We’ve gone miles, you and me.
We’ve walked and we’ve wheeled and I’ve carried you.
Your daddy and I—we’ve carried you places you didn’t really want to go. We’ve carried you places we were scared to take you, but we took you anyways because we thought it could help.
And all of it has been so we can look you in the eye when you’re 16—or however old you are when you start asking hard questions… knowing you, it might be when you’re 6—and tell you we did everything, everything, everything we could for you.
Your daddy and I—we took you to the best doctor we could find. We packed clothes and medical supplies, lugged a circus train through the airport, and navigated a new city five times over. When Daddy couldn’t come, Tootsie flew from Dallas to meet us at the airport so we wouldn’t have to do this thing alone, you and me. We organized people to stay with A, pick her up from school, and love her while we were away.
We took away your ability to walk for a little while with full leg casts and two surgeries.
With casts and cuts, that doctor changed your feet. They feel different when I rock you to sleep and hold your feet in my hands. There’s now a heel and an arch and a structure that will support you when you stand.
I wish I had the words to say what that means to a mama, but I don’t. So, I’ll say it simply. We are so, so grateful.
I hope you’ll forgive me as I play the historian. You’ve got a story, my girl.
I wish I could tell it all to you now, but you’re three. So, for now I’ll save the big things here; I’ll store up the hopes that swell my mama heart as I watch God write your story.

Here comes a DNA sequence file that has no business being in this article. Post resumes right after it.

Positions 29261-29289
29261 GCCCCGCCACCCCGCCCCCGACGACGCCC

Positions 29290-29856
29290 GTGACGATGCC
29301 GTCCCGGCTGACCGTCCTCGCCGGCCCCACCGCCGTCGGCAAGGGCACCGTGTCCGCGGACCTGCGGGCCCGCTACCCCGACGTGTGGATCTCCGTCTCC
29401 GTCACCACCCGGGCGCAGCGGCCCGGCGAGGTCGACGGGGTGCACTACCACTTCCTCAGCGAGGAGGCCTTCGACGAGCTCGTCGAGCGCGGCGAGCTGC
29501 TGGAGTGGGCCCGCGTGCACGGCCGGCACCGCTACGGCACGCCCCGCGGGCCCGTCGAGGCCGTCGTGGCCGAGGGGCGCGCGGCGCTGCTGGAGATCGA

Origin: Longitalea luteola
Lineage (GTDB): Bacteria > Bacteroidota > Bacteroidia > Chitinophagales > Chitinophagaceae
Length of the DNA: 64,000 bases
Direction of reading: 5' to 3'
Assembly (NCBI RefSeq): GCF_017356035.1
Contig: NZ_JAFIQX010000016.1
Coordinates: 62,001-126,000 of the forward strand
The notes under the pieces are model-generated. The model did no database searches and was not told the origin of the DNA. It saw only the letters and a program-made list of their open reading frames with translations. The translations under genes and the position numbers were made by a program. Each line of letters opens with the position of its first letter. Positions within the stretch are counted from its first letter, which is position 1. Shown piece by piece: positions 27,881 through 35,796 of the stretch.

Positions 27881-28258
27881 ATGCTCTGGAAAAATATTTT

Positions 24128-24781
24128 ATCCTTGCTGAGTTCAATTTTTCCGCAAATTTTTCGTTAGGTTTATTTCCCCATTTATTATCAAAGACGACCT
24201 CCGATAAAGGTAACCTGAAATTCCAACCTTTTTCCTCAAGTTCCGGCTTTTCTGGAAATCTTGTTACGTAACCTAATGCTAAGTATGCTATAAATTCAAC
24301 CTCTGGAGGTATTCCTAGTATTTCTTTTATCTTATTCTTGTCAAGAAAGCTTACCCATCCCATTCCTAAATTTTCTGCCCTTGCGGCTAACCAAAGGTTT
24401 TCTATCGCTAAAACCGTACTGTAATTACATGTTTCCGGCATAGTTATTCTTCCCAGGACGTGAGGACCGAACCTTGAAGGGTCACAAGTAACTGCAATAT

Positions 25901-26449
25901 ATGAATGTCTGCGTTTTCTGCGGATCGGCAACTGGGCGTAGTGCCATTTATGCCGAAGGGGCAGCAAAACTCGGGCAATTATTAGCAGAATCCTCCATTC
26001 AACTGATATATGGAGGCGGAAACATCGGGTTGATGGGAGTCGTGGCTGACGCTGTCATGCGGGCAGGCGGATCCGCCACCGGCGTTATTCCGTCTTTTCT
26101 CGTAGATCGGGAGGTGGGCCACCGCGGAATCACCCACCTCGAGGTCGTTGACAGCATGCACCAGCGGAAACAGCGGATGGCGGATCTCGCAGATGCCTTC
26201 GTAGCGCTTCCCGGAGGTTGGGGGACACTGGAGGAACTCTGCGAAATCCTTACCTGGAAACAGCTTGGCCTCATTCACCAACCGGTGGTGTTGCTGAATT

Those scars are yours; the story is yours to tell.
So, take this story, take those feet and go into the places I could never go.
You’ve been given a gift—and I’m not talking about feet that are “fixed.” It’s the whole thing—the story from start to finish that turns heads and shows people the greatness of our God. It’s unique, but it’s the same because it’s the story He’s been telling from the beginning: He redeems, He renews.
There’s the story of the men who lower their friend through the roof because they’ve heard there’s a chance this Jesus man can heal.
And I don’t think this story is just about the man with the disability being helped by his friends. A disability isn’t a pitiable thing; never let anyone tell you otherwise.
The human condition is characterized by brokenness, and it presents itself in as many ways as there are people. When I’ve had a broken heart, my family and friends cut that hole through the ceiling. They set me in front of my Jesus, and He’s given me grace. You don’t know it yet, but your story has lowered the hurting hearts, the concrete hearts, the doubting hearts through that ceiling.
And that’s the church. We all do this for each other. Over and over. And that’s our God. He gives us grace. Over and over. Because God is not a God who simply accepts our brokenness. He takes us and changes us.
His gospel is a gospel of change. It’s the good story of redemption.